Review: PIRATES OF THE CARIBBEAN: ON STRANGERS TIDE (2011) | Casey's Movie Mania | Movie Reviews, Features & Others

Sunday, 29 May 2011



Earlier this year, when I caught the first of the few trailers of the heavily-promoted PIRATES OF THE CARIBBEAN: ON STRANGERS TIDE, I couldn't help but feeling like a sour aftertaste. That instantly reminded me how I last felt after I watched the ill-fated PIRATES OF THE CARIBBEAN: AT WORLD'S END back in 2007. So here, I'm sorry to say that this long-awaited fourth installment of the lucrative franchise has officially lost most of the creativity and refreshing angles already peaked in the first two movies. Instead, like the third entry, PIRATES OF THE CARIBBEAN: ON STRANGERS TIDE is a bloated mess that are both uninspired and soulless piece of entertainment.

If you remember the epilogue scene in the PIRATES OF THE CARIBBEAN: AT WORLD'S END where Captain Jack Sparrow (Johnny Depp) sets sail with a map in a quest for the Fountain of Youth, this fourth entry continues with his newfound adventure. The movie begins with Jack, who disguised as a judge in the city of London, plans an elaborate escape plan to set his fellow crew, Gibbs (Kevin McNally) from imprisonment. You see, Gibbs is being mistakenly identified as Captain Jack Sparrow since he's a most-wanted pirate after all. Of course, the escape doesn't go as smoothly as planned, and Jack himself ends up getting arrested. There, he faces his old arch-nemesis, Captain Barbossa (Geoffrey Rush) who is now a privateer serving for King George (Richard Griffiths). Apparently Barbossa also wants the map to search the Fountain of Youth, and of course that's not only the case as the Spanish Navy is chasing the same thing as well!

Adding further complications is Jack has unexpectedly encountered his old flame, Angelica (Penelope Cruz) in which he once broke her heart and left without a trace. His situations gets thicker when he finds himself involved with the notorious evil pirate named Blackbeard (Ian McShane) whose daughter coincidentally happens to be Angelica! Like Jack and Barbossa, both Angelica and Blackbeard are also hot on their heels to search for the Fountain of Youth.

However, finding the fountain alone isn't enough to fulfill the destiny. There are few artifacts needed as well, which are two silver chalices from Ponce de Leon's ship and the tear of a mermaid. During the journey, Blackbeard and his zombie crew manage to capture one of the mermaids, whose name is Syrena (Astrid Berges-Frisbey). And he'll do anything to get the tear out of her eye. As usual, a PIRATES OF THE CARIBBEAN movie would be complete without the inevitable subplot -- and that is an unexpected love story between Syrena and the kindly cleric named Philip (Sam Claflin).

Replacing original director Gore Verbinski who previously helmed all three movies in the past, is Rob Marshall. He is of course, best known for musicals including 2002's CHICAGO and 2009's NINE. At the first glance, he's clearly an interesting choice but the novelty stops there. It's sad to see that Marshall doesn't bring anything new to the well-worn pirate genre other than keeping things as pedestrian as possible.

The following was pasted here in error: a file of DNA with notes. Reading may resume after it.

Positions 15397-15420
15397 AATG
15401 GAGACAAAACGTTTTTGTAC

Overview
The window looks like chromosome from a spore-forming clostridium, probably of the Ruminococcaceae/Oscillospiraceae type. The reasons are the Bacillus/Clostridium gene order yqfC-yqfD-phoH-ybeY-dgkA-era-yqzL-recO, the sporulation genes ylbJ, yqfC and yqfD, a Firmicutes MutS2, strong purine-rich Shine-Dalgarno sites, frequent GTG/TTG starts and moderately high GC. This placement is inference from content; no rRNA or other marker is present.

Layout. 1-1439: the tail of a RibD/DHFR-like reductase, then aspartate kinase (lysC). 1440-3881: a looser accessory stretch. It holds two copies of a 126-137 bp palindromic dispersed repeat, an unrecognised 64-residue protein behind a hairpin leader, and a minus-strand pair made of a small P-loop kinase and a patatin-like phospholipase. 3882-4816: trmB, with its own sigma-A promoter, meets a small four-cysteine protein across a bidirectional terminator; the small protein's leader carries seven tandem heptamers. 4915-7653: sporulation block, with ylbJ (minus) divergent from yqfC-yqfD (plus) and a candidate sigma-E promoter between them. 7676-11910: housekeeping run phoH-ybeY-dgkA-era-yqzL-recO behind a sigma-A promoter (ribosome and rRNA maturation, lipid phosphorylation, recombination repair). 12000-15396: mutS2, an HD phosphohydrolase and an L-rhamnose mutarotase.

On the other side, it's a good news that this fourth entry streamlined the narrative confusion previously clogged in the trilogy and even trimmed the length of the movie by a little more than two-hour long. Even so, Ted Elliott and Terry Rossio's screenplay (which also suggested from Tim Powers' novel called On Strangers Tides) remain as convoluted as ever. Okay, their stripped-down approach to tell the story without relying heavily the hodge-podge of supernatural elements is certainly a bravura move but that also a colossal mistake as well. Nevertheless the result is just as bland as a pancake without the maple syrup. Is it really that difficult to tell a story in a faster pace without going the whole nine yards?

In the past, technical aspects as well as the action set-pieces often the least highlights for a PIRATES OF THE CARIBBEAN movie. Alas, none of them really worth mentioning here. Instead, the action are same old tired swordplay and such while the editing are mostly cut too fast to enjoy the excitement properly. And speaking of tired, the ending fares even worse -- it's like as if the filmmakers completely loses idea and simply wrap things up with a huge whimper.

The cast are more of the same, and they are as strictly caricatures as ever. Not even Johnny Depp's iconic role as Captain Jack Sparrow can save this waterlogged sequel this time. Sure, he has his few amusing moments particularly the one involving his debate of jumping over the high cliff, but too bad there's nothing much about him than you already knew in the first three movies. And I mean him in terms of character development. The rest of the actors are equally forgettable, with Penelope Cruz's typically saucy performance as the feisty Angelica and a largely wasted performance by Ian McShane as Blackbeard. Actually casting Ian McShane as an evil pirate supposed to be a terrific choice but the filmmakers fail to establish his character with solid background. Geoffrey Rush, who is so memorable in the first three movies, has now reduced to thankless role.

If anything worth praising for this otherwise lame fourth entry is the inclusion of the mermaid. It's not your typical family-friendly mermaid you used to see from Disney but something more deadly -- let's just say, femme fatale.

This is clearly an all-time low for a PIRATES OF THE CARIBBEAN movie, although this fourth entry is slightly an improvement over the hugely bloated third entry. For those who stick around after the end credits, there is an open ending for a possible fifth installment. Should there be a fifth entry, let's just hope the filmmakers spend more time to develop their movie more creatively than just opting for an easy cash cow.

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